Virginia Changemakers
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Lucy Addison (1861 - 1937)







Lucy Addison (December 8, 1861–November 13, 1937) was born at Upperville, in Fauquier County, and grew up on a farm purchased by her father after the Civil War. She received some schooling before enrolling in the Institute for Colored Youth, a private school in Philadelphia that boasted a black faculty. After graduating with a teacher's diploma in 1882, she taught in Loudoun County before moving to Roanoke in 1886 to teach at the First Ward Colored School. In January 1887 Addison was named an interim principal. When a larger school building became available in 1888, she was appointed an assistant principal and also resumed teaching. During the ensuing thirty years she was an unerring source of instruction and guidance to generations of African American students.

In 1918 Addison became principal of the new Harrison School, which offered classes only through the eighth grade. High school diplomas were unavailable to Roanoke's black students, and by gradually introducing new coursework, Addison eventually created a full high-school curriculum. The State Board of Education recognized her efforts in 1924 by accrediting the Harrison School as a secondary school. Addison retired at the end of the 1926–1927 school year. In January 1928 the city school board announced that a new high school for African Americans would be named in her honor. On April 19, 1929, she attended the formal opening of Lucy Addison High School, Roanoke's first public building named for one of its own citizens.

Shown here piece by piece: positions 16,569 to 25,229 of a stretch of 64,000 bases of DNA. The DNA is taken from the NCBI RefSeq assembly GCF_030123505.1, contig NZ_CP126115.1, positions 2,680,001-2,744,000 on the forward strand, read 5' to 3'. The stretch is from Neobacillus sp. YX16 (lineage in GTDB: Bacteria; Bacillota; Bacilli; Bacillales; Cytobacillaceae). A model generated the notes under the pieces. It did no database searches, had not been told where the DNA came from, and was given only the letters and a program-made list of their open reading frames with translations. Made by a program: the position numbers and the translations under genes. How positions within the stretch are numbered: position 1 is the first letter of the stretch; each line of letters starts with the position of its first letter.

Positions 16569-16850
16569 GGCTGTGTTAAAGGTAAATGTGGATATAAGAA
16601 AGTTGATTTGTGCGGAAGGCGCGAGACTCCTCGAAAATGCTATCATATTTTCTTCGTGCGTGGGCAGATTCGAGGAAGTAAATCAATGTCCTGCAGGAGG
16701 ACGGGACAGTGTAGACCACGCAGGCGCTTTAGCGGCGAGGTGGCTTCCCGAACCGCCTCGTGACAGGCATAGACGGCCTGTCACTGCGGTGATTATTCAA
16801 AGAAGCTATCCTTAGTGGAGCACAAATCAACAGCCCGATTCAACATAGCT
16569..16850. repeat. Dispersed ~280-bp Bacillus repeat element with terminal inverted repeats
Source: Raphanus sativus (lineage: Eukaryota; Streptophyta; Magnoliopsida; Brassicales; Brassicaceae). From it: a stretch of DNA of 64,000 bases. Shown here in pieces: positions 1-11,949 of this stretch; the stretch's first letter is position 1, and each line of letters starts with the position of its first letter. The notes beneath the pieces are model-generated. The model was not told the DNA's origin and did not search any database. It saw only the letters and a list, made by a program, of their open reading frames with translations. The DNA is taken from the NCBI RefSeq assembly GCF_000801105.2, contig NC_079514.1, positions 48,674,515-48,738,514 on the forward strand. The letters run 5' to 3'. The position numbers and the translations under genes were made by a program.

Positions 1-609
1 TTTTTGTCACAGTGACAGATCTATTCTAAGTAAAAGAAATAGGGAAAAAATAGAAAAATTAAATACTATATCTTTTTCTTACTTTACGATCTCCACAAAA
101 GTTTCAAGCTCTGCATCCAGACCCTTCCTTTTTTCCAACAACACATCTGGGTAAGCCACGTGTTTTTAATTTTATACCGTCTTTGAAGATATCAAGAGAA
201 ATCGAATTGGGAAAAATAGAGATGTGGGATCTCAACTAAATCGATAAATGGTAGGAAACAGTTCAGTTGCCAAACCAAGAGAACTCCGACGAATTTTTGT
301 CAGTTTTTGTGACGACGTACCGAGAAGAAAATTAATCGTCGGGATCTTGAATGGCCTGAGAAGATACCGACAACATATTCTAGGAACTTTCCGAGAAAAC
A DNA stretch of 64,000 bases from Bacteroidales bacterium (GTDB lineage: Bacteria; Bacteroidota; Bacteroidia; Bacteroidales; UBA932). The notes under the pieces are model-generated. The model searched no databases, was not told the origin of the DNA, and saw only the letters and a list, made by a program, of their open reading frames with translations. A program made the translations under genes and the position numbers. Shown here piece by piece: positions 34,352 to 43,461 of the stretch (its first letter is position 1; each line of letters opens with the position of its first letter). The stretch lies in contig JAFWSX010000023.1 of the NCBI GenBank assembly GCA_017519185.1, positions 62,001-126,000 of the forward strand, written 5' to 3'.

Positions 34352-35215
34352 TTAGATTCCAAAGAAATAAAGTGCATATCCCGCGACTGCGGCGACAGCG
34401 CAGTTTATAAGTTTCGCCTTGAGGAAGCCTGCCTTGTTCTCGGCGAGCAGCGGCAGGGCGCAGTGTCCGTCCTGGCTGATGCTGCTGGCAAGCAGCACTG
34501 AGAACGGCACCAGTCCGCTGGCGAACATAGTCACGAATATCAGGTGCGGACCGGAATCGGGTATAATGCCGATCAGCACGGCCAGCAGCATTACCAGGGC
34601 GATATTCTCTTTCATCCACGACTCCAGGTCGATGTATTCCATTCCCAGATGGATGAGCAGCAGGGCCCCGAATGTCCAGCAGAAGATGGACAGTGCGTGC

Nominated by Jenny Woodall-Gainey's Sixth-Grade Class (2009–2010), Lucy Addision Middle School, Roanoke.

2011 Virginia Women in History honoree, Library of Virginia.

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Image Courtesy of The Roanoke Times.